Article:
The process of prioritizing projects starts by bringing together your key stakeholders to brainstorm a (fairly short) list of strategic goals for your organization. These goals become the criteria for scoring and prioritizing your projects.

This e-book will help you get started with over 80 different sample criteria to get your creative juices flowing. It also includes some tips for better brainstorming: Sample Project Prioritization Criteria

To learn more about how to build your value definition, read this blog: How to Prioritize Projects: 4 Steps.

Step 2. Weight your criteria

Not all your criteria are equally important so they need to be weighted.

The problem is that each stakeholder will have a different view of the relative importance of each criterion. If you don’t take the time to really build agreement around the weighting of criteria - how the value of each project is going to be measured - then the decisions made based on these criteria will be wrong.

This step, in other words, is the foundation of all prioritization, project selection and project implementation. Get it wrong and everything else fails.

To learn more about how to weight your criteria, read this blog: How to Prioritize Projects: 4 Steps.

Here are some more resources about criteria:

A quick infograph that highlights top 4 signs your project prioritization criteria just won't work.

On demand webinar on project prioritization criteria by Roberto Camanho.

Step 3. Evaluate and score your projects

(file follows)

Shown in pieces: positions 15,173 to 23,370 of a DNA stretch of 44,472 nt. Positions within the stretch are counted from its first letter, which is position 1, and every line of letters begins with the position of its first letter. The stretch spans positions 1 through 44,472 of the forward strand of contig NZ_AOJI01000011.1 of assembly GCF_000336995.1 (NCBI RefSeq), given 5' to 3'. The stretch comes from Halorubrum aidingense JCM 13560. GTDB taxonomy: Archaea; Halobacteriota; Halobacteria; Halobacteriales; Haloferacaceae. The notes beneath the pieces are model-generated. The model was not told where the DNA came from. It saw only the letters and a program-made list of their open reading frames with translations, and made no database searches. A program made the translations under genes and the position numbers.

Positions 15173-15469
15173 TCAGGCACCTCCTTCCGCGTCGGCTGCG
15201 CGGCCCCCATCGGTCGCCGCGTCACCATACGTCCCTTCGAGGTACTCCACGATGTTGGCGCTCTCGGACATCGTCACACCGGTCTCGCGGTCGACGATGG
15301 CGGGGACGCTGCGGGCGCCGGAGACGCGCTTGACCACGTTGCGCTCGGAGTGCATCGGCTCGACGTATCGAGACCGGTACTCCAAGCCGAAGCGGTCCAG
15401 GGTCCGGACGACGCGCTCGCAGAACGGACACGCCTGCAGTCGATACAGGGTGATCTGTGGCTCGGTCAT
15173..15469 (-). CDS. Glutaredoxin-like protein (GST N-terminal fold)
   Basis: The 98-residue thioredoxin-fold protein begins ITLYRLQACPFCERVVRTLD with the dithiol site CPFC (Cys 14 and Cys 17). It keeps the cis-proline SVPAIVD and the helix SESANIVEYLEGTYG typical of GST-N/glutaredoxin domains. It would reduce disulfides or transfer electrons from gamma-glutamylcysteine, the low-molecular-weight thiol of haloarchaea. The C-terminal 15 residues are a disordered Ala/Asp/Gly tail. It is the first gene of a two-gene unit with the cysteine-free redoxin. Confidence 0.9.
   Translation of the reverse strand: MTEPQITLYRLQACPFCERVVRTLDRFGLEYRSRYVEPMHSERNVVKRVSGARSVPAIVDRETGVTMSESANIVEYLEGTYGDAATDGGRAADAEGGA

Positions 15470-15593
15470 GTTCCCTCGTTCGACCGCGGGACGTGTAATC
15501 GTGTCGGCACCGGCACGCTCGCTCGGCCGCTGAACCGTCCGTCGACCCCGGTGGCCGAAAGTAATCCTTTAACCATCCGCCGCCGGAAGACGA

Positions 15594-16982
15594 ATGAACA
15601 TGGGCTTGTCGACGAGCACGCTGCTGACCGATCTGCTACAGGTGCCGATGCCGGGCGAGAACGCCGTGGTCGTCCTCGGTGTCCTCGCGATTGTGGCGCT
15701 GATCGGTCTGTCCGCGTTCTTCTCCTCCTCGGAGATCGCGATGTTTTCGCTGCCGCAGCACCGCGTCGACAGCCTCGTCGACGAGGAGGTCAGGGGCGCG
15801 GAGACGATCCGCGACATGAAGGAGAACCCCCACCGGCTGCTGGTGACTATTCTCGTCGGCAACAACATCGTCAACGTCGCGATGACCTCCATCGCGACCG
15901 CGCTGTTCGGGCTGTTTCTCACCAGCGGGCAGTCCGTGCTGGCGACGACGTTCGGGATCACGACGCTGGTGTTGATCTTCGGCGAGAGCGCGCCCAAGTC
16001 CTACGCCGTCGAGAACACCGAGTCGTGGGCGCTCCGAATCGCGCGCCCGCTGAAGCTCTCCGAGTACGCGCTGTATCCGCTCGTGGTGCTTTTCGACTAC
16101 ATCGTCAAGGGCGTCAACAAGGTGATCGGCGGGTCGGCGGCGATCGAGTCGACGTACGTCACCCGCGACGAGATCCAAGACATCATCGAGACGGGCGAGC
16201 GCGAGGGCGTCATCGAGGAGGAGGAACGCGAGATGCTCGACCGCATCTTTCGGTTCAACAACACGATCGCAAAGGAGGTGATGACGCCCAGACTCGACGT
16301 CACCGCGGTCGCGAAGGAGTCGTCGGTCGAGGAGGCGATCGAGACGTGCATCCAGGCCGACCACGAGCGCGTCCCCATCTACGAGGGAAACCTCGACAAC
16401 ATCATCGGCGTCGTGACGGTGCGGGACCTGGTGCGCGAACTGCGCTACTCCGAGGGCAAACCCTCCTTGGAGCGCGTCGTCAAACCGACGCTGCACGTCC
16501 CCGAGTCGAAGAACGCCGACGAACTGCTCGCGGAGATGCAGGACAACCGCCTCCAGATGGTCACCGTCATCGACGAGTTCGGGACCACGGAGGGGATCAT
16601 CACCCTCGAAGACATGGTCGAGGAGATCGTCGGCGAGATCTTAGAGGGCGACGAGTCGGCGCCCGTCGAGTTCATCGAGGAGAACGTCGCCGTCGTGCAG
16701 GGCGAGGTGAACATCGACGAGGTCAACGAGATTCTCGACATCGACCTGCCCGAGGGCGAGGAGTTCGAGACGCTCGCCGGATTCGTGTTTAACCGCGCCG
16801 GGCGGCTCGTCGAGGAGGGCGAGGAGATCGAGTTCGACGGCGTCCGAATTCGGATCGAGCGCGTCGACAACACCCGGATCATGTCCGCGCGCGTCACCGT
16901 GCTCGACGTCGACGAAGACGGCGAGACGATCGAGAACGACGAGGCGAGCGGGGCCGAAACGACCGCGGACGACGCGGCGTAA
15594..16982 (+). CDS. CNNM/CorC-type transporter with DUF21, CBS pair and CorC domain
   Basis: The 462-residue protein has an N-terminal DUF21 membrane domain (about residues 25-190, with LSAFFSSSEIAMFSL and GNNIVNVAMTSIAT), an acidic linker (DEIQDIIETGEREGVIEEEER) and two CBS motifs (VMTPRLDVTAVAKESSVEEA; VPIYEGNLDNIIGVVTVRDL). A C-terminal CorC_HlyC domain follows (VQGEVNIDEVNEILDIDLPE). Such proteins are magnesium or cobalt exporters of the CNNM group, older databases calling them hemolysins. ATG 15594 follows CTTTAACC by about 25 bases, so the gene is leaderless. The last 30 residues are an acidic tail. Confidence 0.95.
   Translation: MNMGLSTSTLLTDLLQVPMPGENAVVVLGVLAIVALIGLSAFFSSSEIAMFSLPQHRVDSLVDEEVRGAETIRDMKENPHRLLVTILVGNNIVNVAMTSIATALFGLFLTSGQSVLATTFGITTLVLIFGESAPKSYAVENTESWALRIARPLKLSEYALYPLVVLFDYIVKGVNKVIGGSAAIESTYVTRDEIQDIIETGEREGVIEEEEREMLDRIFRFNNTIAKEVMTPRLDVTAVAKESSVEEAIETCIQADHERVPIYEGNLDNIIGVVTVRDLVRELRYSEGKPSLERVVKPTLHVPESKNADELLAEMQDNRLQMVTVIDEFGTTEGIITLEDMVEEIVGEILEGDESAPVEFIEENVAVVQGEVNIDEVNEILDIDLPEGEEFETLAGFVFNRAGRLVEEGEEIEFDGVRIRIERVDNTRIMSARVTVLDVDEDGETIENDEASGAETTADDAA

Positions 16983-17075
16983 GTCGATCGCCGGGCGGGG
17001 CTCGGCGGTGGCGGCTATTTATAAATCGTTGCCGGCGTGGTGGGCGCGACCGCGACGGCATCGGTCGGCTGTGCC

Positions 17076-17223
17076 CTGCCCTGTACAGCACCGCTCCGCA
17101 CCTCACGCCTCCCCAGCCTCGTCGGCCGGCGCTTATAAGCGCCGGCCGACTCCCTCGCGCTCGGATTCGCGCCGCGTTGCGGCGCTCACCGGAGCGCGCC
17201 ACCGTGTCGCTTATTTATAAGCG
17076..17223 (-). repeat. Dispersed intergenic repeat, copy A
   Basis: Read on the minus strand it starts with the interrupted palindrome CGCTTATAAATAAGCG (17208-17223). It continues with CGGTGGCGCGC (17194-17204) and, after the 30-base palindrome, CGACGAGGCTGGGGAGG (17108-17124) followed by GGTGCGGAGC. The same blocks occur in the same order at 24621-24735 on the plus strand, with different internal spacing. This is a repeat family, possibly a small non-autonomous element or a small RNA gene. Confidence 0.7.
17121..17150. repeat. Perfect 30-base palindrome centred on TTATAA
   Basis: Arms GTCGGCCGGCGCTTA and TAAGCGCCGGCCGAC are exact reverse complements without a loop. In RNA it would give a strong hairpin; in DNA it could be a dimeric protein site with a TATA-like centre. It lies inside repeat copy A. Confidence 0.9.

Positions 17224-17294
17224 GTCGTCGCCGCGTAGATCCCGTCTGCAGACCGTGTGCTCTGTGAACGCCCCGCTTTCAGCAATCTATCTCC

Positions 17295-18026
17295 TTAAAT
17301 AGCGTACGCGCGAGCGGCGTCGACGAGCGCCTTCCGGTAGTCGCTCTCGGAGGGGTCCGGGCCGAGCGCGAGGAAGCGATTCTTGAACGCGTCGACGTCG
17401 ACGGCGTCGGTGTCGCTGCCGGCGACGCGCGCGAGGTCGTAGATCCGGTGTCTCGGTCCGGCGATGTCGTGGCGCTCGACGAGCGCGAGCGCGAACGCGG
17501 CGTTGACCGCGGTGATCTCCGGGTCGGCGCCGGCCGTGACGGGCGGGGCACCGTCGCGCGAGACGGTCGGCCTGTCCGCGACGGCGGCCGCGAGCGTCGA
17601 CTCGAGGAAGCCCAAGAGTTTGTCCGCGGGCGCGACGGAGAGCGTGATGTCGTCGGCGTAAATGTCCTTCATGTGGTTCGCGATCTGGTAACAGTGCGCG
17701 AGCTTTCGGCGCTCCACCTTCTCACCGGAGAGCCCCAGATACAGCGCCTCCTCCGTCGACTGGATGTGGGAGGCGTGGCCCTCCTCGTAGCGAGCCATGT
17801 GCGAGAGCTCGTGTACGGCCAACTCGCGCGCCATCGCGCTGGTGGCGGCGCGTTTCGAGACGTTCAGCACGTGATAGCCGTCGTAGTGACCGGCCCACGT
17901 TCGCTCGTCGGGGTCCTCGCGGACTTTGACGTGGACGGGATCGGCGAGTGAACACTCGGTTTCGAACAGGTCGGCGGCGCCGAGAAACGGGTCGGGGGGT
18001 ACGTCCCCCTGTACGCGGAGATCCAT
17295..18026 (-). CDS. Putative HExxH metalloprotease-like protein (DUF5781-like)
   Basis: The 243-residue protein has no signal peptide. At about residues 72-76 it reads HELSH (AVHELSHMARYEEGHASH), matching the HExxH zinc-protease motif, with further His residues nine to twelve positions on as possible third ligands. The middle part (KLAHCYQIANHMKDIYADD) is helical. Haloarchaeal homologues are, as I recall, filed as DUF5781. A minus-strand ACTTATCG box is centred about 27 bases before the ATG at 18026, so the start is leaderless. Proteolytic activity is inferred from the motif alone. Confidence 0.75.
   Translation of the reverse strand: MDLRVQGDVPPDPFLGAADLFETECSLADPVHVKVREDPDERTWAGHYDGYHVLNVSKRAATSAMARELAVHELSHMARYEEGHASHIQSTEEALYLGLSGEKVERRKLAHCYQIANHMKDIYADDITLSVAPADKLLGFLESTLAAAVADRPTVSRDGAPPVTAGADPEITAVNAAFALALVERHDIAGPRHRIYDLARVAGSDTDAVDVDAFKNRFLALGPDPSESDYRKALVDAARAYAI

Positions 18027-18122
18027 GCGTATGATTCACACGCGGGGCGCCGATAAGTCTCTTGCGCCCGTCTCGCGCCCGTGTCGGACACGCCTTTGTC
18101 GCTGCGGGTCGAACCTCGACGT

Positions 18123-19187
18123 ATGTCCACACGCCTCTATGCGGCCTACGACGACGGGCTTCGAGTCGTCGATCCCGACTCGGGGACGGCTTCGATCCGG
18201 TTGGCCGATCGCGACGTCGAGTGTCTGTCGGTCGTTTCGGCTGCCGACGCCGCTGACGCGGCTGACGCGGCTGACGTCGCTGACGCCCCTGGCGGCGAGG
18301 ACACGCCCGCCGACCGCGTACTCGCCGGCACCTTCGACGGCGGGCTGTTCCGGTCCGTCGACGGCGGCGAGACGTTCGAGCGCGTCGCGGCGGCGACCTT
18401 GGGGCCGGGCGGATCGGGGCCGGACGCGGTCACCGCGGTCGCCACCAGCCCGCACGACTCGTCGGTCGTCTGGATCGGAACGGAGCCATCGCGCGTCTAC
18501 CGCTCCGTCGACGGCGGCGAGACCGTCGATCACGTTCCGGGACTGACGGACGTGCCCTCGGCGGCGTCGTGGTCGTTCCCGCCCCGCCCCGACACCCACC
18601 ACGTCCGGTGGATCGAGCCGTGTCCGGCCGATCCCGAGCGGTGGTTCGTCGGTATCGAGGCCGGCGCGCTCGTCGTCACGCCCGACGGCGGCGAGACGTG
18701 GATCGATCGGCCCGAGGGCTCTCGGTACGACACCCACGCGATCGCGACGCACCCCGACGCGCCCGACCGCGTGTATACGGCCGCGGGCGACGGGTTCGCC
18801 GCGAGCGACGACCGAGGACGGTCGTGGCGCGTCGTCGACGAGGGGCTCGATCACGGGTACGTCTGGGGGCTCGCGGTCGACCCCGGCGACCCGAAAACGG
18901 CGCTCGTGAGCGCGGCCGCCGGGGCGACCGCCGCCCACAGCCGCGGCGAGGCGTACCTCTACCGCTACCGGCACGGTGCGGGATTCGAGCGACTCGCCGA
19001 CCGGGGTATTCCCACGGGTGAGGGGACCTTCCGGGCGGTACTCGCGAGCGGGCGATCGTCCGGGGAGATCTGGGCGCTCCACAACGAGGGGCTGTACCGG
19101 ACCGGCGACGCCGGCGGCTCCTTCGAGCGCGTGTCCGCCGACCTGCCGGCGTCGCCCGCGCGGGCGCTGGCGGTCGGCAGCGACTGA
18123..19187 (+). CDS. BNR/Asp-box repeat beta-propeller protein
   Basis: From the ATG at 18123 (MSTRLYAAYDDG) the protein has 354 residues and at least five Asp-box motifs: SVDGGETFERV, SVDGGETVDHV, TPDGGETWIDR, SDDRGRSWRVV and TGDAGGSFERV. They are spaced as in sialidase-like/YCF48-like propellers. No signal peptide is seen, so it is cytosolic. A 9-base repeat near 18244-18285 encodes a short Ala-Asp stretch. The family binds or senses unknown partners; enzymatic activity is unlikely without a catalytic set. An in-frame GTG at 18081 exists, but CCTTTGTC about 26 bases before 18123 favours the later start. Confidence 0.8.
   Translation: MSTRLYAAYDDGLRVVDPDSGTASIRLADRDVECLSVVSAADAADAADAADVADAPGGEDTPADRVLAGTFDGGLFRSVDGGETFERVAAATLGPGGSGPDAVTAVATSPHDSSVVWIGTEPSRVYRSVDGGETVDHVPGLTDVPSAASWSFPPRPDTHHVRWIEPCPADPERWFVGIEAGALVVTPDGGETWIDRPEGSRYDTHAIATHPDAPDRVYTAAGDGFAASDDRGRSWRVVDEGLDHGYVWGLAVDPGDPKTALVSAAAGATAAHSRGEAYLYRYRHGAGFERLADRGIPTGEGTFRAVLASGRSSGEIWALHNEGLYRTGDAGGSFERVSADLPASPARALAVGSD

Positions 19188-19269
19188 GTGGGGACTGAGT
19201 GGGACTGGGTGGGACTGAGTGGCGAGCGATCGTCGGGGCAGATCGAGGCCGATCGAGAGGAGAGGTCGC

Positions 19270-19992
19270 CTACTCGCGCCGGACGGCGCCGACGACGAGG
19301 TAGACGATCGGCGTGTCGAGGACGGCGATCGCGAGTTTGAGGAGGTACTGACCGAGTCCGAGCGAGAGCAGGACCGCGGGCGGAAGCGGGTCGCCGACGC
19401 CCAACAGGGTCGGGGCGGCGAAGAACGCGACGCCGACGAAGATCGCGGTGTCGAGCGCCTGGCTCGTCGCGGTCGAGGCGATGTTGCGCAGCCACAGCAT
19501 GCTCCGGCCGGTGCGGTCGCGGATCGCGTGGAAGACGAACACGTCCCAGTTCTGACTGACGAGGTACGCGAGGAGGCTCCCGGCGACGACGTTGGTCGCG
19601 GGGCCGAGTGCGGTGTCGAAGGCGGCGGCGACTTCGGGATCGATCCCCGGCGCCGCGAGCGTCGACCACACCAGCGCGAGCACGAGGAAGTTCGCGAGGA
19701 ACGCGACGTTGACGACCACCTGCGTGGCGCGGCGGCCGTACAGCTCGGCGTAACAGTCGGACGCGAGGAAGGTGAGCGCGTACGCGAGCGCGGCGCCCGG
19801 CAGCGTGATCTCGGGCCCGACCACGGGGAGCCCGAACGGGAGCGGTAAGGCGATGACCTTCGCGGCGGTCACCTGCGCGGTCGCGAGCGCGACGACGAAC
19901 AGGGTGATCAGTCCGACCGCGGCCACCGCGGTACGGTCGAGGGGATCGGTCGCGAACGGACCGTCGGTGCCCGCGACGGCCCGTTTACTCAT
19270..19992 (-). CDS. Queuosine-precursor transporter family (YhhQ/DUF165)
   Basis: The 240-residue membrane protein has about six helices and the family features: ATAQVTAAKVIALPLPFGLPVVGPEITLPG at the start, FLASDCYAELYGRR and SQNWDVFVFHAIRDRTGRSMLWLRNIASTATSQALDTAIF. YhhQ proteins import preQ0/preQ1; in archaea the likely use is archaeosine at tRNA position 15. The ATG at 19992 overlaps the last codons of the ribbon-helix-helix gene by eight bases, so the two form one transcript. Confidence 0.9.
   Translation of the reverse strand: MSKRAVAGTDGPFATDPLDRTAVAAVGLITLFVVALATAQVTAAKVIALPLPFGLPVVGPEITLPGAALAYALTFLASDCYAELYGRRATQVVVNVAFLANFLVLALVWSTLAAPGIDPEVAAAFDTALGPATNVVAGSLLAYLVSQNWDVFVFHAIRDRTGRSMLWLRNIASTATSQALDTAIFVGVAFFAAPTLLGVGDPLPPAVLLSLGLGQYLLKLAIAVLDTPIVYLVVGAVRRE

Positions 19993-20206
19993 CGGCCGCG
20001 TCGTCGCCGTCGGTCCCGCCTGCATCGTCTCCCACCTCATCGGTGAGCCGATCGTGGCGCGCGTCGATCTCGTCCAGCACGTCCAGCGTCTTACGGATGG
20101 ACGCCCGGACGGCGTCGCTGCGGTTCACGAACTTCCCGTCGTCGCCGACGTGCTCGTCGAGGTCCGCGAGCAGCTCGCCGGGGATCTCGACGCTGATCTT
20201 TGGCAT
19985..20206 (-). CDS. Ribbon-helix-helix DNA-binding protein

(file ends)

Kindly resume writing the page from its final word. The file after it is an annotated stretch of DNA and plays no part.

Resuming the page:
Once you know your evaluation criteria, you can start evaluating projects against your criteria and against your existing portfolio.

To do this, you need to:

  • Capture basic information about your project,
  • Score each project against the criteria,
  • Estimates of the cost / resources required to deliver the project,
  • Estimate the risk of each project,
  • Capture any other information you might need to balance your portfolio (e.g. organizational unit, change impact, etc.)

In effect, this is documenting and setting out a business case for each project (even if it’s a simple one), but doing it in a way that allows quantitative, non-emotional assessment.

Learn more: How to Prioritize Projects: 4 Steps.

Step 4. Calculate your prioritized list of projects

Now you’re ready to bring together the weighted criteria and the score for each project. This is simple maths. You calculate the total score using a weighted sum model (multiply the score for each criterion by the weight of that criterion and add them all up).

This will give you a score - a measure of the overall value to the organization - for each project. If you’ve engaged your stakeholders properly (see step 2) you are now ready to use this score to start selecting projects, figuring out how to allocate resources to current projects and more.

But selecting projects is not as simple as taking the highest scoring project and executing that one first.

Learn more: How to Prioritize Projects: 4 Steps.

Picking a Balanced Portfolio of Projects

Value for money matters

Project prioritization gives you a score for each project. This score represents how much strategic value that project will deliver to your organization, but picking projects is about maximizing impact in a world where you have limited budget and resources.

In that world, value for money matters.

You can plot your projects on a chart with your priority score (from your prioritization process) on the vertical axis and the cost on the horizontal axis. Projects in the top-left are better value for money than ones in the bottom right.To calculate value for money, simply divide your priority score by the cost of your project.